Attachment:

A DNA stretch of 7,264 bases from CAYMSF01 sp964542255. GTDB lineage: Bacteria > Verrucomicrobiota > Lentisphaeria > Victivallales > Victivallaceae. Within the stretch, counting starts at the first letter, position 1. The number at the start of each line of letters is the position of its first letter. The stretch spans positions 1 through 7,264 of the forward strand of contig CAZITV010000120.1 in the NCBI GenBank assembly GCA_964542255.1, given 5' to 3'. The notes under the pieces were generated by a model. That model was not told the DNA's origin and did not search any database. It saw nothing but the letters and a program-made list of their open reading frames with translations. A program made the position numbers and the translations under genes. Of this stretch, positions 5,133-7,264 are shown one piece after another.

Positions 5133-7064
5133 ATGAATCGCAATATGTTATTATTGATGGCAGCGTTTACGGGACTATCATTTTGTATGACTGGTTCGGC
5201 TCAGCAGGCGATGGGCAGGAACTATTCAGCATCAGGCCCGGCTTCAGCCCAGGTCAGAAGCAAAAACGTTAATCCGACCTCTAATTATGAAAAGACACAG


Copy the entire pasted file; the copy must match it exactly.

A DNA stretch of 7,264 bases from CAYMSF01 sp964542255. GTDB lineage: Bacteria > Verrucomicrobiota > Lentisphaeria > Victivallales > Victivallaceae. Within the stretch, counting starts at the first letter, position 1. The number at the start of each line of letters is the position of its first letter. The stretch spans positions 1 through 7,264 of the forward strand of contig CAZITV010000120.1 in the NCBI GenBank assembly GCA_964542255.1, given 5' to 3'. The notes under the pieces were generated by a model. That model was not told the DNA's origin and did not search any database. It saw nothing but the letters and a program-made list of their open reading frames with translations. A program made the position numbers and the translations under genes. Of this stretch, positions 5,133-7,264 are shown one piece after another.

Positions 5133-7064
5133 ATGAATCGCAATATGTTATTATTGATGGCAGCGTTTACGGGACTATCATTTTGTATGACTGGTTCGGC
5201 TCAGCAGGCGATGGGCAGGAACTATTCAGCATCAGGCCCGGCTTCAGCCCAGGTCAGAAGCAAAAACGTTAATCCGACCTCTAATTATGAAAAGACACAG